Supreme Court Analysis: FEC v. Ted Cruz for Senate
By Brian Boyle, American Promise Senior Counsel
This week, the Supreme Court issued its opinion in FEC v. Ted Cruz for Senate. Writing for a six-member majority, Chief Justice Roberts struck down a provision of federal law that limited how much a campaign committee could repay its candidate’s personal loan with post-election contributions. (We previewed the case earlier this year, just after the oral argument.) Justice Kagan dissented, joined by Justices Sotomayor and Breyer. Most Americans would be shocked by the current state of the Supreme Court’s campaign finance jurisprudence. Simply put, the Court believes that politicians’ favoritism toward campaign donors is a natural and inescapable consequence of our commitment to “the freedom of speech.” To appreciate how extreme the Court’s views are, it is worth quoting the majority opinion at some length:
This Court has recognized only one permissible ground for restricting [campaign contributions]: the prevention of quid pro quo corruption or its appearance. We have consistently rejected attempts to restrict campaign [contributions] based on other legislative aims. For example, we have denied attempts to reduce the amount of money in politics, to level electoral opportunities by equalizing candidate resources, and to limit the general influence a contributor may have over an elected official. However well intentioned such proposals may be, the First Amendment — as this Court has repeatedly emphasized — prohibits such attempts to tamper with the right of citizens to choose who shall govern them.
[O]ur cases make clear that the Government may not seek to limit the appearance of mere influence or access. As we have explained, influence and access embody a central feature of democracy — that constituents support candidates who share their beliefs and interests, and candidates who are elected can be expected to be responsive to those concerns.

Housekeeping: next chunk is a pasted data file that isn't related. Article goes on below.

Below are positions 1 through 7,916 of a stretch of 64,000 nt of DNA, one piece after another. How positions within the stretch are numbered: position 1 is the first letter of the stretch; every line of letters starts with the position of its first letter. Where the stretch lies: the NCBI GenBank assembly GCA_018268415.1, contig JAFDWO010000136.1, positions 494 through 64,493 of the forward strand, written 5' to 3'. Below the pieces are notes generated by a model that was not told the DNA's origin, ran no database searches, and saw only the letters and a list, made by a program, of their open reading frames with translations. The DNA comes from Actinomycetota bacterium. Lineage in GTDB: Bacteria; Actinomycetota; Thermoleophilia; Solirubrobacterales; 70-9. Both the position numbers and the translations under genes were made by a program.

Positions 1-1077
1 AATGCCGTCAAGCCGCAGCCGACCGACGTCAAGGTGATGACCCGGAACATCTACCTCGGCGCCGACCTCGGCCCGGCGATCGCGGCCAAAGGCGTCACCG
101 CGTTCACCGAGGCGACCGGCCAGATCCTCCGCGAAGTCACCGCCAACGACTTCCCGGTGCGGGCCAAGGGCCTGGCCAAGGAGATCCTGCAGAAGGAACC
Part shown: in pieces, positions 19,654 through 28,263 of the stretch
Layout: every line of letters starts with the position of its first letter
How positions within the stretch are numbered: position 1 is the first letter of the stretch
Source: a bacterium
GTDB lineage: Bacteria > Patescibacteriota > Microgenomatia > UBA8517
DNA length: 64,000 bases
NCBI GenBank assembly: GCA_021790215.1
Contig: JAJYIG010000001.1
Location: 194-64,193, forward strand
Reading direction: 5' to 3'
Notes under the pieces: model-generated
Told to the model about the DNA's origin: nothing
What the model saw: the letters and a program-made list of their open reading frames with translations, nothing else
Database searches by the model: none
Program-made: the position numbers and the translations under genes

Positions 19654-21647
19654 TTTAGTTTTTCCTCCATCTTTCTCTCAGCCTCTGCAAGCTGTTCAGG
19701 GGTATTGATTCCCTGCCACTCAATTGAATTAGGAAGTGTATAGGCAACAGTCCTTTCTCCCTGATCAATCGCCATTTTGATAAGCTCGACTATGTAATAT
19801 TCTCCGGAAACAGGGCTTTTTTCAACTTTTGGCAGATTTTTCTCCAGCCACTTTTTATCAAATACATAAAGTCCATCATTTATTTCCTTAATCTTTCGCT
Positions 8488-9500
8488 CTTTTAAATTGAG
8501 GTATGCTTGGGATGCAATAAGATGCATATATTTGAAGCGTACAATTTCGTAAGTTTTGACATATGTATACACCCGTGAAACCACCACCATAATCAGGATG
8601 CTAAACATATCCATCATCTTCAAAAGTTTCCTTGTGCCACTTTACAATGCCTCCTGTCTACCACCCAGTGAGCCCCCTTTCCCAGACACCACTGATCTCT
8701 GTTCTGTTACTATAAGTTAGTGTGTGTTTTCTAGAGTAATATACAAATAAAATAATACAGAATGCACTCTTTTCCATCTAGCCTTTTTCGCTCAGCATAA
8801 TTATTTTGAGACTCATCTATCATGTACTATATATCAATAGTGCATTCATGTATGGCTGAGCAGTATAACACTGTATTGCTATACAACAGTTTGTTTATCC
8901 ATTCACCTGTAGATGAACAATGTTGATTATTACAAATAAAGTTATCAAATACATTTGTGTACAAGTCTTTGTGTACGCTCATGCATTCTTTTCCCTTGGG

Note two startling aspects of this opinion. First, the Court pays lip service to “the right of citizens to choose who shall govern them,” yet at the same time, it denies those citizens any power to set reasonable campaign finance rules. The Court is blind to the compelling sovereign interests that a self-governing citizenry has in reducing the amount of money in politics, leveling the playing field, or limiting donors’ access and influence. Second, when it says that “influence and access embody a central feature of democracy,” the Court casually conflates financial donors with “constituents.” Most Americans would probably agree that actual constituents should have “influence and access” over their elected representatives on fair and equal terms; a strong alignment between constituents and their elected officials is central to representative self-government. By contrast, the Court endorses financial favoritism: the wealthy donors — regardless of whether they could even vote for the candidate — are entitled to “influence and access,” while actual constituents are left to wonder whether their interests are anywhere on the radar. This case is just the latest in a series of wrongheaded campaign finance decisions that give a free pass to the corrosive effects of money in politics. The opening paragraph of Justice Kagan’s dissent illustrates the sad reality unleashed by today’s opinion:
A candidate for public office extends a $500,000 loan to his campaign organization, hoping to recoup the amount from benefactors’ post-election contributions. Once elected, he devotes himself assiduously to recovering the money; his personal bank account, after all, now has a gaping half-million-dollar hole. The politician solicits donations from wealthy individuals and corporate lobbyists, making clear that the money they give will go straight from the campaign to him, as repayment for his loan. He is deeply grateful to those who help, as they know he will be — more grateful than for ordinary campaign contributions (which do not increase his personal wealth). And as they paid him, so he will pay them. In the coming months and years, they receive government benefits — maybe favorable legislation, maybe prized appointments, maybe lucrative contracts. The politician is happy; the donors are happy. The only loser is the public. It inevitably suffers from government corruption.
On the bright side, it doesn’t have to be this way. The American people can send a clear message to the Court that we do not share its conception of money-in-politics. We have the power to amend the Constitution and affirm our sovereign capacity to set reasonable campaign finance rules. To learn more and get involved, please join the movement at American Promise.